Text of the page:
"Our study results suggest controlling the two main heart disease risk factors of high cholesterol and blood pressure is becoming more and more important and a benchmark in how we can better care for our HIV patients," says Myerson. "Our findings highlight the need for more specific medical guidelines to aid in the prevention of cardiovascular disease in patients living with HIV and show that a comprehensive HIV clinic, which includes cardiovascular specialists, may be an important new standard of care."

The research team concludes that further research of patients living with both HIV and cardiovascular disease risk factors is warranted, including research on how HIV treatments might complicate the control of cardiovascular disease risks. They believe this new study, along with future studies, may provide a basis for the development of more specific guidelines to treat the growing population of HIV patients living with heart disease.

"It is clearly important to add cardiology specialists to the care teams for patients with HIV," says Heejung Bang, PhD, professor of public health sciences at UC Davis and senior author of the study. "We also need more research focused on identifying treatments that work in controlling heart disease and stroke risks for this specific patient population."

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The study was supported in part by a grant from the Spencer Cox Center for Health at Mount Sinai.

In addition to Myerson and Bang, the study co-authors include: Eduard Poltavskiy, BS and Ehrin Armstrong, MD, MSc, who was a cardiology fellow at UC Davis when the study was conducted; Shari Kim, MS, of Mount Sinai; and Victoria Sharp, MD, formerly of Mount Sinai.

Mount Sinai Health System The Mount Sinai Health System is an integrated health system committed to providing distinguished care, conducting transformative research, and advancing biomedical education. Structured around seven member hospital campuses and a single medical school, the Health System has an extensive ambulatory network and a range of inpatient and outpatient services—from community based facilities to tertiary and quaternary care.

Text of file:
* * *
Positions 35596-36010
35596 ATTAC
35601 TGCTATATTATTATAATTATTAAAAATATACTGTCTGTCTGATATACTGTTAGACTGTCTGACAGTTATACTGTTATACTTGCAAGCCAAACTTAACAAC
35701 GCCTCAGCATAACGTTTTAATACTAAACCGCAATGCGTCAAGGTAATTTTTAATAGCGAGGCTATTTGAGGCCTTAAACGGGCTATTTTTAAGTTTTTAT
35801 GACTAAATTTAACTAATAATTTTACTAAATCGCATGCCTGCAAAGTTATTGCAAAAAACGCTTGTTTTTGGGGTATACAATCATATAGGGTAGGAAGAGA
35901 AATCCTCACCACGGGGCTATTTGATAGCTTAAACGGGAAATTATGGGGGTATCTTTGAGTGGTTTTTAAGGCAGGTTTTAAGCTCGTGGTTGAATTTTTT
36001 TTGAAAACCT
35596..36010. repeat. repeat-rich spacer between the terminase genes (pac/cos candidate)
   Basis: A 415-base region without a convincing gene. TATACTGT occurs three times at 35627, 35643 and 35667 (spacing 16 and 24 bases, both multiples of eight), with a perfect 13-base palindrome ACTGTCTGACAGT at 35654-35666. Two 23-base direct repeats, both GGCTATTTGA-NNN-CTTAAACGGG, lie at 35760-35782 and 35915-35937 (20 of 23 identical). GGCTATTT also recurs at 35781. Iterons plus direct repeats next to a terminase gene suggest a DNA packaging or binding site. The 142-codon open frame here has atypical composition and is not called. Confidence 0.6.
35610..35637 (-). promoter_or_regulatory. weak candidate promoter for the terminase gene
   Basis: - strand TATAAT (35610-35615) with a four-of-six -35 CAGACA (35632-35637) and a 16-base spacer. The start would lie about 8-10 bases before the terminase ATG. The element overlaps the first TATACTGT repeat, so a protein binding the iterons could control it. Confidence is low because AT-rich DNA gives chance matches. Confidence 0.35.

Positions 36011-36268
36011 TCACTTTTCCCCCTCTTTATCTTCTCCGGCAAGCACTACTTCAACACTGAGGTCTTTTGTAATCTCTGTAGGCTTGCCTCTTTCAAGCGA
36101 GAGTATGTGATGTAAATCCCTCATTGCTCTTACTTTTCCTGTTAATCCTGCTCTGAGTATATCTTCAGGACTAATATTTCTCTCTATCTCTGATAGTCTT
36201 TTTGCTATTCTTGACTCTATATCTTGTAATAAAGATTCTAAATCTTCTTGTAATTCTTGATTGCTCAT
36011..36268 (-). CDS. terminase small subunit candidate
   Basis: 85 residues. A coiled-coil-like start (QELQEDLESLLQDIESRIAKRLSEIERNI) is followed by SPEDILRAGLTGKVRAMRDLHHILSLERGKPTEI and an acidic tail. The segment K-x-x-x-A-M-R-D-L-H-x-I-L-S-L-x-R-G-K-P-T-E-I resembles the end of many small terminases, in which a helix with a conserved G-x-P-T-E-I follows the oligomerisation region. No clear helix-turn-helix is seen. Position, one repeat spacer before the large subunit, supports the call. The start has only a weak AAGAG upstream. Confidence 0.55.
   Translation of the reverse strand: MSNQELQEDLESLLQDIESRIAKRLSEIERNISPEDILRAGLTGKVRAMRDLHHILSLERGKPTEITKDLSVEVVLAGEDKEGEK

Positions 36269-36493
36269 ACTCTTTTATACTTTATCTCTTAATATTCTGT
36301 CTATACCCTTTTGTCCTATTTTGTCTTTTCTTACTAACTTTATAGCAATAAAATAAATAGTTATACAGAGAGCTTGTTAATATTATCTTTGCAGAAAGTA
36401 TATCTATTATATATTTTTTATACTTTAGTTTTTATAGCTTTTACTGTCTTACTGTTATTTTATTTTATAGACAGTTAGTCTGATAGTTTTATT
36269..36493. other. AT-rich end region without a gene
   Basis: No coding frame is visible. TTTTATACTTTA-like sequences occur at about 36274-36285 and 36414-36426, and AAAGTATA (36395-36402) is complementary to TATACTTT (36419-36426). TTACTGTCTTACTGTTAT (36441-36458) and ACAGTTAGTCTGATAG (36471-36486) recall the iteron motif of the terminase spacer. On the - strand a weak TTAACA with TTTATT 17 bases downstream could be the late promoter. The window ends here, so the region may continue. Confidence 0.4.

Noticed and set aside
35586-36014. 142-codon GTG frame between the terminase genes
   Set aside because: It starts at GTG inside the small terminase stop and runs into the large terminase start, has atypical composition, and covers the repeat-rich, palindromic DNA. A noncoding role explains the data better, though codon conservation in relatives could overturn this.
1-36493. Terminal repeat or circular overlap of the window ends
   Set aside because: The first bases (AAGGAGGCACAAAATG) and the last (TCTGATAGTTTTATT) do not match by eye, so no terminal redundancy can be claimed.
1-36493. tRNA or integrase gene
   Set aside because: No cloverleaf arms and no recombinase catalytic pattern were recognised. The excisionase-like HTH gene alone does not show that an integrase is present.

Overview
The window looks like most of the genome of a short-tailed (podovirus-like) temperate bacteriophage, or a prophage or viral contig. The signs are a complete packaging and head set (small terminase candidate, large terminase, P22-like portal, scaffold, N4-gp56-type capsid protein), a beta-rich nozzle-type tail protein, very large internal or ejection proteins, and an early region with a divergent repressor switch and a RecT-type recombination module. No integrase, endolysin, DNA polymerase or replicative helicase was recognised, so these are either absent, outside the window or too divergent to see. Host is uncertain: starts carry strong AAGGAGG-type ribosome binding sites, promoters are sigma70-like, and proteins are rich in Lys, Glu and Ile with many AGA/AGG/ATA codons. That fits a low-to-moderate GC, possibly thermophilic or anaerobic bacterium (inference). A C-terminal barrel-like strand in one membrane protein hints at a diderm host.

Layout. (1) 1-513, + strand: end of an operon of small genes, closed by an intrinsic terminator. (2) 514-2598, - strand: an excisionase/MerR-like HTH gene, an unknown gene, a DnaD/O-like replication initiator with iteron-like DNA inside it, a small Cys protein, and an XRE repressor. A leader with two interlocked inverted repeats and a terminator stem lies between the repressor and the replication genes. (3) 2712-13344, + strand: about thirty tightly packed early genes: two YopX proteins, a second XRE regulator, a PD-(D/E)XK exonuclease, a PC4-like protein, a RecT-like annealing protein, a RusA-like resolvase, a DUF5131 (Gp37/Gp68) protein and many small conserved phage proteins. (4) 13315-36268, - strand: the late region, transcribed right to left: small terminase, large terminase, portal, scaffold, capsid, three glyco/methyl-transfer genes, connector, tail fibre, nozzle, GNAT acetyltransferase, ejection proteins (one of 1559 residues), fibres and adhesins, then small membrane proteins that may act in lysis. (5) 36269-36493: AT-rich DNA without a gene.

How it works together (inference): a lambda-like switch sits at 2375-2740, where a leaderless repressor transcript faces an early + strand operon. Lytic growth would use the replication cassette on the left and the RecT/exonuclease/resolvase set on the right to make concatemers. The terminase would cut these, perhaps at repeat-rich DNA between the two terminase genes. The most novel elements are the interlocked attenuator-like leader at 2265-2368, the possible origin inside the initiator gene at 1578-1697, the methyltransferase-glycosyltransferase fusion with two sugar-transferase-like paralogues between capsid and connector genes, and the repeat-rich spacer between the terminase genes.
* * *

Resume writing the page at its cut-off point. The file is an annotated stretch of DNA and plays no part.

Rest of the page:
The System includes approximately 6,600 primary and specialty care physicians, 12 minority owned free standing ambulatory surgery centers, over 45 ambulatory practices throughout the five boroughs of New York City, Westchester, and Long Island, as well as 31 affiliated community health centers. Physicians are affiliated with the Icahn School of Medicine at Mount Sinai, which is ranked among the top 20 medical schools both in National Institutes of Health funding and by U.S. News & World Report.

For more information, visit http://www.mountsinai.org, or find Mount Sinai on Facebook, Twitter and YouTube.

UC Davis Health System UC Davis Health System improves lives by providing excellent patient care, conducting groundbreaking research, fostering innovative, interprofessional education and creating dynamic, productive community partnerships. It encompasses one of the country's best medical schools, a 619-bed acute-care teaching hospital, a 1,000-member physician practice group and the Betty Irene Moore School of Nursing. Together, they make UC Davis a hub of innovation that is transforming health for all. For information, visit http://www.healthsystem.ucdavis.edu.